If anyone needed evidence that Congress can screw up transportation policy on a grand scale, look no further than Rep. James Oberstar (D-MN) and Rep. Peter DeFazio's (D-OR) letter to governors and state transportation department heads on May 10. “We write to strongly discourage you from entering into public-private partnership (PPP) agreements,” they write, referring to the innovative tool being used by Texas, Georgia, Indiana, and Illinois and other states to fund desperately needed roads and infrastructure.
Leaping over a line rarely crossed in more than 50 years of transportation policy making, Oberstar and DeFazio threaten to "undo" any agreements they or their Congressional colleagues believe "do not fully protect the public interest and the integrity of the national [transportation] system."
The Congressmen are the highest ranking members of the House Committee on Transportation and Infrastructure, so their words and intent carry weight. But their claims lack any consideration of the evidence. The only specific cases they cite in their letter are agreements for long-term leases of the Chicago Skyway and Indiana Toll Road to private companies. "These deals make good business sense to the companies that are investing in the projects," they claim, "but we have serious concerns about whether these transactions offer a net balance of benefits to the American public."
If these are the projects that have the Congressmen worried, they need a lesson in basic cost-benefit analysis. The city of Chicago netted $1.8 billion from their agreement. Indiana faced a $3.8 billion short-fall in its 10-year transportation plan before it leased its toll road. These leases did more than allow the state and local governments to fund their transportation plans. They committed private companies to do something their agencies could not: invest in the continuous maintenance of their roads, upgrade these facilities to keep traffic moving, and shift the burden of financing these investments from taxpayers to the private sector.
Texas, another frequent target of partnerships critics, is using public-private partnerships to build the Trans Texas Corridor, a set of major north-south and east-west routes that directly addresses dramatic increases in freight moving from Mexico into the U.S. and Canada. Public and private toll road authorities are also using public-private partnerships to add essential road capacity to Texas boom towns so they can meet their state's urban mobility goals.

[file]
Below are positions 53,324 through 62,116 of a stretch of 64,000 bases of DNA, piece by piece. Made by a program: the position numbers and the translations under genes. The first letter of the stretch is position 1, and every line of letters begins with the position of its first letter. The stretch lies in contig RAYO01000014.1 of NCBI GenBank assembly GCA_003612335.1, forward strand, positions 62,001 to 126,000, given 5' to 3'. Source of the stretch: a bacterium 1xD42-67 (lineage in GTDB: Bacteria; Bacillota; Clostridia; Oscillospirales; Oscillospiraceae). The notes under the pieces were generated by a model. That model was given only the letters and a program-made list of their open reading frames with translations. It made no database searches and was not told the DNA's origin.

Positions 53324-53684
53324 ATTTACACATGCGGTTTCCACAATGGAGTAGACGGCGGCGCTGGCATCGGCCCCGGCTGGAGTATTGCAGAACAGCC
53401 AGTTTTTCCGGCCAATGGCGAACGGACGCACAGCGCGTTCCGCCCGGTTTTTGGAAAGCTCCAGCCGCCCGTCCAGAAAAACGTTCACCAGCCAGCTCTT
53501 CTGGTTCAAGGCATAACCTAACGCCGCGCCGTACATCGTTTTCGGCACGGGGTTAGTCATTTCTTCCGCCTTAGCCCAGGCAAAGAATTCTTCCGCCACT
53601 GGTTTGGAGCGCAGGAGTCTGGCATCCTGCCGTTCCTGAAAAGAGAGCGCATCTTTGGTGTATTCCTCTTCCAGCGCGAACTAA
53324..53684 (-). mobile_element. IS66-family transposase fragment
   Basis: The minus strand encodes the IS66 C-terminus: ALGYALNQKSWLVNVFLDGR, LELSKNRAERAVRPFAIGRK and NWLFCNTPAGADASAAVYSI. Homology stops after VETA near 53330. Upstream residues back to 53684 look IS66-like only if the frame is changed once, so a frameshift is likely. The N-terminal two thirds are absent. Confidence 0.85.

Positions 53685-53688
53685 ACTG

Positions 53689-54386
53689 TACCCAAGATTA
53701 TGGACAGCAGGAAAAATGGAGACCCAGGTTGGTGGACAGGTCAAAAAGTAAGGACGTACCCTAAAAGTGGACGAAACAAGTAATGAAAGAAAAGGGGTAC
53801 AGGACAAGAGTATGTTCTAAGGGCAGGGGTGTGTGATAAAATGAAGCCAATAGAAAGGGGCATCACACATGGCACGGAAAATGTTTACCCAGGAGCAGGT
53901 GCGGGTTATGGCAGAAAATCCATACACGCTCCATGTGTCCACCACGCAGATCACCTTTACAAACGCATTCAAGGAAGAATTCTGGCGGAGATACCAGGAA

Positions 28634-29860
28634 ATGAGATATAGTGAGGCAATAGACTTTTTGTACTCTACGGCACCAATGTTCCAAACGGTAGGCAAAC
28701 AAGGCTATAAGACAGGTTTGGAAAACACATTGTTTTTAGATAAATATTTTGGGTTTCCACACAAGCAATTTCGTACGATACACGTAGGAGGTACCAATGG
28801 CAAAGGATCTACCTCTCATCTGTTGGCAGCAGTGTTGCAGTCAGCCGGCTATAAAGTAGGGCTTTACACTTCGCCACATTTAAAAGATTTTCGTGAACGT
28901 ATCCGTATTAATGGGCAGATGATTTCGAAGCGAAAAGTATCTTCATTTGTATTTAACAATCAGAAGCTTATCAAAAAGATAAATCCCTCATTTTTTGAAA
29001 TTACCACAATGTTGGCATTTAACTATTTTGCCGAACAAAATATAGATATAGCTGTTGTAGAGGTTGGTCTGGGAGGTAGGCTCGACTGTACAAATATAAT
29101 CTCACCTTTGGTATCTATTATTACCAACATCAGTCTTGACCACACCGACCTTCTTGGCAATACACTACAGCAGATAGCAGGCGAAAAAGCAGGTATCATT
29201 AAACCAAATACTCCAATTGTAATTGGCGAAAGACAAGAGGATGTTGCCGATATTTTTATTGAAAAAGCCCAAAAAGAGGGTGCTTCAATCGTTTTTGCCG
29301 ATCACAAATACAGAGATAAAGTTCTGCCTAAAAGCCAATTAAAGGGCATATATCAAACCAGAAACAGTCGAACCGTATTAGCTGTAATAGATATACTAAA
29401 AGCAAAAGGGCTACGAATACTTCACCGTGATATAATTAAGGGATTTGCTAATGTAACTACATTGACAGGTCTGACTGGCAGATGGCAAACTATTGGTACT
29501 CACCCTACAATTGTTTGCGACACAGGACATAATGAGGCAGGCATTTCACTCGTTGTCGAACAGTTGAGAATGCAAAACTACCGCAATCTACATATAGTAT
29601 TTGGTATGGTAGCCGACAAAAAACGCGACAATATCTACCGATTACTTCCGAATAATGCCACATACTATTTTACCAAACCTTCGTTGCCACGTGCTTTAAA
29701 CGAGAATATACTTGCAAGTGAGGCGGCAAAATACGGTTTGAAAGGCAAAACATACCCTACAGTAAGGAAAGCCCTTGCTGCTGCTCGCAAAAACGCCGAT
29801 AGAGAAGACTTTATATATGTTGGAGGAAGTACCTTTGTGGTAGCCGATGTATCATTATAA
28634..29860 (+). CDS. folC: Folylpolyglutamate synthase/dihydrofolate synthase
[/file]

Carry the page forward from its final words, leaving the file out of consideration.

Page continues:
If these are the cases that Congress holds up as cautionary tales, critics are walking on thin ice indeed. While these agreements are not perfect—we learn from each deal—virtually any objective analysis would find their contributions to the public welfare far exceed any glitches in the contracts.
An independent observer is left with the impression that Oberstar and DeFazio are motivated by blatant ideological opposition and inside the Beltway politics.
Some simply believe Americans have a political claim to free roads—taxes should be increased to cover the costs regardless of the impacts on quality and congestion. This is the policy of the status quo and reflects ideology, not sound policy analysis. The current funding system can't keep up with rising travel, shifting travel patterns, and the demands of a growing economy.
Moreover, contrary to the Congressmen's naïve and simplistic characterization of the private sector's interest in their letter, the U.S. is behind the curve. The entire London transportation system—including the subway, local bus, and intercity bus system—is managed by private companies under public-private partnerships. The French government divested itself of its remaining equity interest in the private companies that manage its intercity highway network in 2005. China and India are aggressively using private companies to provide transit services and roads in many of their cities.
Indeed, Cofiroute broke a political logjam that prevented a long overdue road from being built on the west side of Paris when it proposed (and the government accepted) an underground tunnel. Macquarie and other firms spurred new generations of engineering investments in Australia through the creative use of tunnels and elevated highways to get traffic moving again while protecting the integrity of urban neighborhoods.
In the end, the Congressmen are reverting to a self-styled central planning mentality, perhaps laying the foundation for the nationalization of the U.S. highway system. By reviewing individual state agreements, Obserstar and DeFazio are effectively suggesting Congressional approval of major transportation projects on a case-by-case basis. They are creating conditions that make higher taxes and the federal direction and coordination of all road investments inevitable.
The U.S. is facing a severe transportation capacity crisis, and most everyone agrees that the existing gas tax is not up the task of providing adequate funding. All major metropolitan areas are expected to see significant increases in congestion in the coming decades. By 2030, 12 urbanized areas will have congestion levels equivalent to current day Los Angeles even with current transportation plans. Now is the time to encourage innovation, not discourage it. Let the states experiment, vigorously and without ideologically motivated Congressional blinders.